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British Group Says It's Suing to Stop Export of Execution Drug to U.S.
LONDON - A group opposed to the death penalty filed a lawsuit Tuesday to try to prevent a British company from exporting a drug that could be used in the execution of an American inmate.
Reprieve, a London-based legal advocacy group and the London law firm Leigh Day & Co. are suing in the hope of forcing the government to regulate the export of sodium thiopental. The sedative, which is part of the three-drug cocktail used in lethal injections in the United States, was scheduled to be exported from Britain to Tennessee imminently, Reprieve said.
The group warned that sodium thiopental would be used in the execution of 56-year-old Edmund Zagorski, who has been convicted of committing two murders in 1983.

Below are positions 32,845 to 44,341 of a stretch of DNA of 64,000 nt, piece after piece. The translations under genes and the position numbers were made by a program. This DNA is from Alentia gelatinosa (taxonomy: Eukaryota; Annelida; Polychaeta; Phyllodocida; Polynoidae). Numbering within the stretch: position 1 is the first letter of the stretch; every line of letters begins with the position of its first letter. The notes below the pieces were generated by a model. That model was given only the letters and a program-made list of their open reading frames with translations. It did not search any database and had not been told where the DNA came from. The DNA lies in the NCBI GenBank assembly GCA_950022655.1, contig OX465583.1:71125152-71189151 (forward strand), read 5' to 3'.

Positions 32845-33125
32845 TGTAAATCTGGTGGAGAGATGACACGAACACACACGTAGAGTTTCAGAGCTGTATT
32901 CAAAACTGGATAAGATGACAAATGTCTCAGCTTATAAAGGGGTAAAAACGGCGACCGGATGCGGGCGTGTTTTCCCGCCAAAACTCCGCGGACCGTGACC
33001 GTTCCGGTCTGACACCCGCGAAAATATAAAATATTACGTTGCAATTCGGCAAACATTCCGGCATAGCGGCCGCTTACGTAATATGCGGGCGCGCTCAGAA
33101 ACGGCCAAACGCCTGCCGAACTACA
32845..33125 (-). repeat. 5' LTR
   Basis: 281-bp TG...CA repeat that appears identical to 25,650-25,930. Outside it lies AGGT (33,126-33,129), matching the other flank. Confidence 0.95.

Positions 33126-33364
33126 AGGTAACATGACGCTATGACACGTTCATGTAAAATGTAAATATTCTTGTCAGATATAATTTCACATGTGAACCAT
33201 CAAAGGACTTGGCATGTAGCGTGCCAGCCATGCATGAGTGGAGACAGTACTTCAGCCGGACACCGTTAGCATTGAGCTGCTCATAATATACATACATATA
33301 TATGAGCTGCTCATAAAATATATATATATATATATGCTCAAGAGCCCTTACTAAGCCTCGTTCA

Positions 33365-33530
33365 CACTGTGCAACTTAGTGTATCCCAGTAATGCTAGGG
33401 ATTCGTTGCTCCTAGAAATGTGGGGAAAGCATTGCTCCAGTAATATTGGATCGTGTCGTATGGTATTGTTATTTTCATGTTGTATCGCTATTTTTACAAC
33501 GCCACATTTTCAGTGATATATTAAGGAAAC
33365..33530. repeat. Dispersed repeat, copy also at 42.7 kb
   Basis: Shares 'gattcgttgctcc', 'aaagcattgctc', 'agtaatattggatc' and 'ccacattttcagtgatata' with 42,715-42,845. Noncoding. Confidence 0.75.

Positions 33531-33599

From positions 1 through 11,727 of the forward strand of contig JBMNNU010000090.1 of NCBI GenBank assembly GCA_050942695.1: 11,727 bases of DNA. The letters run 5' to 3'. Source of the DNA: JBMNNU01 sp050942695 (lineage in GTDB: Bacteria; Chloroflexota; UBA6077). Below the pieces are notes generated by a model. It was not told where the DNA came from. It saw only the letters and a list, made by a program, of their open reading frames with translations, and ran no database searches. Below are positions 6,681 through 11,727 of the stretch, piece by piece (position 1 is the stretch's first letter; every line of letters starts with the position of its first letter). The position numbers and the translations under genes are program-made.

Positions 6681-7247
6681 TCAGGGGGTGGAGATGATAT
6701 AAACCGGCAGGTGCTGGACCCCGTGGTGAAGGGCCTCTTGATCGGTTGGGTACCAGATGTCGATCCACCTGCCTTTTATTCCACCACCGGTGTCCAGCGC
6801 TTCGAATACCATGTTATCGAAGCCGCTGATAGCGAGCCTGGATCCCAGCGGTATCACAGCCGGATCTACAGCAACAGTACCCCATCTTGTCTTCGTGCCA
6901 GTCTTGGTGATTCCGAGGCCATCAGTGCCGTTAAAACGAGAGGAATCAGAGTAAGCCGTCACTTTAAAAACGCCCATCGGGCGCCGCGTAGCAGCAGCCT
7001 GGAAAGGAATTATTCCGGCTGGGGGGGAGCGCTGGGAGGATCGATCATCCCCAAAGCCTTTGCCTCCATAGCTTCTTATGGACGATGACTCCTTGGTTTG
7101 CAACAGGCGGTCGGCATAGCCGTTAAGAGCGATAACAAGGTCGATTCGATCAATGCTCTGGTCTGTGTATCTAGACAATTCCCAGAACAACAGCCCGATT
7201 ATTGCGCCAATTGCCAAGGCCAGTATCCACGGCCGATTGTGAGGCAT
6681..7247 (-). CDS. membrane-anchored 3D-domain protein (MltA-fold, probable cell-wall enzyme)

"All it would take to prevent the death of Mr. Zagorski and others" would be for Business Secretary Vince Cable to issue an emergency order regulating the export of sodium thiopental, said Reprieve spokeswoman Katherine O'Shea.
Cable's office did not immediately respond to a request for comment.
Sodium thiopental has historically been used as a general anesthetic, but is also the first of three drugs given during the lethal injection process for death row prisoners. The U.S. has a shortage of sodium thiopental and multiple states have halted or slowed the pace of lethal injections while searching for alternative sources of the drug.
Last week, Arizona Chief Deputy Attorney General Tim Nelson told The AP the state obtained from Britain the sodium thiopental used to execute an inmate. The Tennessee Department of Corrections said in a memo that it would buy the drug from a British company and that it would be shipped very soon, Leigh Day lawyer Richard Stein said.